Rare Books


The mission of the Rare Books Policy is to evaluate, select, organize, preserve, and provide access to rare books that support the curriculum and research missions of the law school and law library.


Most of our rare books in the Rare Books Room 432, a closed-stacks room. Some of the rare serials are in the basement, also a secure location. Exceptions are made when a donor specifies that their gift books be placed in the regular circulating collection. The Roy Selby gifts fit into this category.


Books in the Rare Books Room are available to law faculty, law students, lawyers, and other patrons who have a scholarly need. Rare books are not available when a librarian is not on duty.

Make appointments with the Kathryn Fitzhugh, the Special Collections Librarian. Her hours are: Monday through Wednesday and Friday, 8:00 a.m. through 4:30 p.m., and Thursdays, 2:00 a.m. through 9:00 p.m.

When the Special Collections Librarian is not available, other librarians may retrieve rare books and allow patrons to use rare books in Room 134, the Special Collections Reading Room, on the first floor, using the following procedures:

  • Librarians check out the materials at the Circulation desk.
  • Walk the patron to Room 134.
  • Monitor the patron closely.
  • Users of rare books do not have to fill out the archives application.
  • Give users a copy of the Rules and Procedures for the Use of Special Collections Archives Materials because the same rules apply concerning care and security.
  • Use the Special Collections checkout form to make sure the patron returns books so that they can be checked in and shelved.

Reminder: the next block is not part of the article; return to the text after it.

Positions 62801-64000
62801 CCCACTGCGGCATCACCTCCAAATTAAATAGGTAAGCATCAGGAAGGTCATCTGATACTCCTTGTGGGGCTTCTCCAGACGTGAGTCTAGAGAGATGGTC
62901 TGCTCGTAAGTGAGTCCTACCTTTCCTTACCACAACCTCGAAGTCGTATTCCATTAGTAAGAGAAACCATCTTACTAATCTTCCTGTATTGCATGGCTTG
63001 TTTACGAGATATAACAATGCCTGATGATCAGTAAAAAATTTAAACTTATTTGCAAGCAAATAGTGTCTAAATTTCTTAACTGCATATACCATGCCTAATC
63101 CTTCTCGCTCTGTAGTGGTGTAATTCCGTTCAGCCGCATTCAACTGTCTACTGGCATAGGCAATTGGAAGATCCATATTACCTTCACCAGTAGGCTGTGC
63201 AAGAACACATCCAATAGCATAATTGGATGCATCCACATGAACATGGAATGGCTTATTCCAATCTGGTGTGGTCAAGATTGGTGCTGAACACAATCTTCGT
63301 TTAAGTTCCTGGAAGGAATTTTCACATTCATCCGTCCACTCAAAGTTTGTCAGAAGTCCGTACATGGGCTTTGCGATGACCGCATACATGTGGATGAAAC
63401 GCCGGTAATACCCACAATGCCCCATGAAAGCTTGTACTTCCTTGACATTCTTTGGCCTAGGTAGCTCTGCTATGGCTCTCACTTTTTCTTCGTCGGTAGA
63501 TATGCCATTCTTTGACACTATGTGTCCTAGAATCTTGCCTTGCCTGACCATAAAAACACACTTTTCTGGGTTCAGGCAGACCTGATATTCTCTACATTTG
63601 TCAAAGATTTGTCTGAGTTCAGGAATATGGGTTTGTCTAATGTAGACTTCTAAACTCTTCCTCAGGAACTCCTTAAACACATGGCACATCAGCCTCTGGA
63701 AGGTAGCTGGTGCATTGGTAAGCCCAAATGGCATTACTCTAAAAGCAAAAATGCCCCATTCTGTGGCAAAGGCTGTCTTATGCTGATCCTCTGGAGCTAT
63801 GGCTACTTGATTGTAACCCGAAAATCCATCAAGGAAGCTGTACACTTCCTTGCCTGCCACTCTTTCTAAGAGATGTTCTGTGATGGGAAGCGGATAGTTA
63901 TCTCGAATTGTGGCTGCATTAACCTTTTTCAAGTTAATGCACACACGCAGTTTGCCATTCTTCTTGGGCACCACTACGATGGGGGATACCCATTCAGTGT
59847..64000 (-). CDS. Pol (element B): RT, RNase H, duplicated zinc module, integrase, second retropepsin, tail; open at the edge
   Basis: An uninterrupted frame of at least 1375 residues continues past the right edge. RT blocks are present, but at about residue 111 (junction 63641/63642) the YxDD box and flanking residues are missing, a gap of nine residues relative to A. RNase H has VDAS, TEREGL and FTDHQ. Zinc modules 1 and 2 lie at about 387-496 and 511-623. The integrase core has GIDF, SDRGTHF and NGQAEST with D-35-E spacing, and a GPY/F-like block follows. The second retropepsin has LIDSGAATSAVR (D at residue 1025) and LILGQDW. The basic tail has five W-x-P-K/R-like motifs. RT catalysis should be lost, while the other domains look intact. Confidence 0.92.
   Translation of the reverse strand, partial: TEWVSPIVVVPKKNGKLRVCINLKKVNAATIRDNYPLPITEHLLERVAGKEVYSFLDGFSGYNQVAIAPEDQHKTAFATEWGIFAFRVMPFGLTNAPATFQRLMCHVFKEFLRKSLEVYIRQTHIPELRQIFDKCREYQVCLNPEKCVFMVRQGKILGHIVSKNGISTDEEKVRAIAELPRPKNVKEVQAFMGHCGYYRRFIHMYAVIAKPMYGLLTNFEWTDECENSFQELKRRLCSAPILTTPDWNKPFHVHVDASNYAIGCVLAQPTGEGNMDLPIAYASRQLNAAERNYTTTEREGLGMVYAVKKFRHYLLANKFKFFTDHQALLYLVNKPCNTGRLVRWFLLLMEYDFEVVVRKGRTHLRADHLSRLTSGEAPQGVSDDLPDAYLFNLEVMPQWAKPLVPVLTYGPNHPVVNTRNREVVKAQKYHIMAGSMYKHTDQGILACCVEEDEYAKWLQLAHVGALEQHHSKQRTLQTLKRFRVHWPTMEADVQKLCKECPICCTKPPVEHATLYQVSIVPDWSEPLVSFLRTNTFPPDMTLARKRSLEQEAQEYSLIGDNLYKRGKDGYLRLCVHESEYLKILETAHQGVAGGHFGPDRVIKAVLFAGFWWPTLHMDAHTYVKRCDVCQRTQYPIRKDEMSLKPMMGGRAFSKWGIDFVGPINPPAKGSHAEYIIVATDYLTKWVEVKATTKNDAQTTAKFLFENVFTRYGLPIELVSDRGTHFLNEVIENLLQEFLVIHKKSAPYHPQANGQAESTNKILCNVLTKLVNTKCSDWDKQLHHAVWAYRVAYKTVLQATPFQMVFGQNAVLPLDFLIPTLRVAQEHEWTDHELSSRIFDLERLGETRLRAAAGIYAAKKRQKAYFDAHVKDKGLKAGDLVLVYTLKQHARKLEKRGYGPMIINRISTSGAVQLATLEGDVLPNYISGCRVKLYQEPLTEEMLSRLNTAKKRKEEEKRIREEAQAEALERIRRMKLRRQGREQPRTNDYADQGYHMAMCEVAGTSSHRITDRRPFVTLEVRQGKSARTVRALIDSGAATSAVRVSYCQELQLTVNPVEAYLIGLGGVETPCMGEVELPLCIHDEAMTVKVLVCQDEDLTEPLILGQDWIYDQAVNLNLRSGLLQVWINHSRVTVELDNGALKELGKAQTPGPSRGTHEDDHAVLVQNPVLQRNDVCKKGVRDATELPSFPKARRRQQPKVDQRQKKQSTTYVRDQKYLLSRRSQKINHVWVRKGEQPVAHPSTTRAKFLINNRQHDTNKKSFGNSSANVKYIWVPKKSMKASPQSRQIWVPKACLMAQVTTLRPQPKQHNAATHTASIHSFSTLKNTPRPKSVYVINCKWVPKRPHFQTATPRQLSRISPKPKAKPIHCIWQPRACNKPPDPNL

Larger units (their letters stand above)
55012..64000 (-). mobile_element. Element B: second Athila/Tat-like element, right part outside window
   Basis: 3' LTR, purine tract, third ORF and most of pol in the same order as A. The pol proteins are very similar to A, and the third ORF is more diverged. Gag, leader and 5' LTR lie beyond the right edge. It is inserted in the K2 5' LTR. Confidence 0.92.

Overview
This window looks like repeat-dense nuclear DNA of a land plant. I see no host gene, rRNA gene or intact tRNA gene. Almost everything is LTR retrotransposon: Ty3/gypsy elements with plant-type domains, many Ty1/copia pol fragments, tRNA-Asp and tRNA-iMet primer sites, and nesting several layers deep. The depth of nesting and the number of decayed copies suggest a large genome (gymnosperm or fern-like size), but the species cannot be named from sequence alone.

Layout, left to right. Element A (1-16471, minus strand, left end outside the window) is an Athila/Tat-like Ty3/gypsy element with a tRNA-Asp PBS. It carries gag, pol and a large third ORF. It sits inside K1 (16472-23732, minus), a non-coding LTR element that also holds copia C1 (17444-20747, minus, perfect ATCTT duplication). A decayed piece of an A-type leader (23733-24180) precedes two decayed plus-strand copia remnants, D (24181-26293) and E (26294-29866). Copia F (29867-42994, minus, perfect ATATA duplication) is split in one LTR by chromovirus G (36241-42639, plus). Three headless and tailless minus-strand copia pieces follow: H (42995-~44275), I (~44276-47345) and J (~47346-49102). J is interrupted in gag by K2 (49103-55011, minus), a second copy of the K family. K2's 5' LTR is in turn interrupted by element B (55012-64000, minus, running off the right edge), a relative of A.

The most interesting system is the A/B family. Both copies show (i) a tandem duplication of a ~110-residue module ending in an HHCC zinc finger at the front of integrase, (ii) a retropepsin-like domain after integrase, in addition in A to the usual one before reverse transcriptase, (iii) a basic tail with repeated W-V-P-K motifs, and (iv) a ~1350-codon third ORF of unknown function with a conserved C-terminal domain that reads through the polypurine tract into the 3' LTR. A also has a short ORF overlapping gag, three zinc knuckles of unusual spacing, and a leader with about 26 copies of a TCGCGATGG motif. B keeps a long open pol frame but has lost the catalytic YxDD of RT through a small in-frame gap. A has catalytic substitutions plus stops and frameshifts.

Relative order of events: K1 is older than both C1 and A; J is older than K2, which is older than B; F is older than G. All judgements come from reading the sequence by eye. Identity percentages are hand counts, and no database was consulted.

Please note that some rare material is freely available in other formats. Many are also available in the Making of Modern Law (MOML) database. ACTS OF ARKANSAS and TERRITORIAL ACTS are available on microfiche. Search Themis to find specific titles and locations.


The Law Library accepts rare books as gifts and transfers rare books to Special Collections from its open stacks, basement, and other areas. Occasionally the Law Library purchases rare material in support of its mission. Final decision on acquisitions rests with the Law Library Director. The Special Collections Librarian makes decisions about transferring books to Rare Books, with notice to the Law Library Director.

Criteria for Acquisition: General

Morris Cohen’s criteria (Cohen, Morris L., Administration of Rare Materials, Chapter 14, in Muller and Kehoe, eds., LAW LIBRARIANSHIP: A HANDBOOK, Littleton, CO: Rothman, 1983) are followed, but shaped to conform to our mission. The general criteria are as follows:

Books dated as follows, although these dates are not absolute:

  • Monographic material printed in the United States before 1870.
  • Monographic material printed outside the United States before 1800.
  • Serial publications printed in the United States or elsewhere before 1820.
  • Books of substantial historical interest, regardless of date of printing that cannot be obtained on the open market, either as in-print publications or as reasonably priced and easily available secondhand books.
  • Books that have a unique value or quality by virtue of their physical publication (e. g., limited editions, private printings, etc.), their past ownership or association, or internal notes or annotations of significance.
  • Books whose market value is significant. Price alone is an inadequate criterion for this purpose but obviously it must be considered. Market value can provide a useful clue to rarity as in the case of certain early volumes of state session laws or court reports, of which few copies were printed or where the back stock was destroyed by fire.
  • English nominatives that are original editions of English named reports covering cases before 1870.

Criteria for Acquisition: Arkansas Legal Materials

  • Books important to the legal history of Arkansas. This category includes biographies of Arkansas lawyers and jurists.
  • Pre-1950 Arkansas legal treatises.
  • Arkansas state and territorial primary law published 1850 or earlier.
  • ACTS OF ARKANSAS published before 1900.
  • Arkansas legal periodicals.
  • ARK-LAW, the Arkansas Law School yearbooks.
  • Exceptions to these criteria are made for items of significant value.


The Law Library does not provide appraisal services.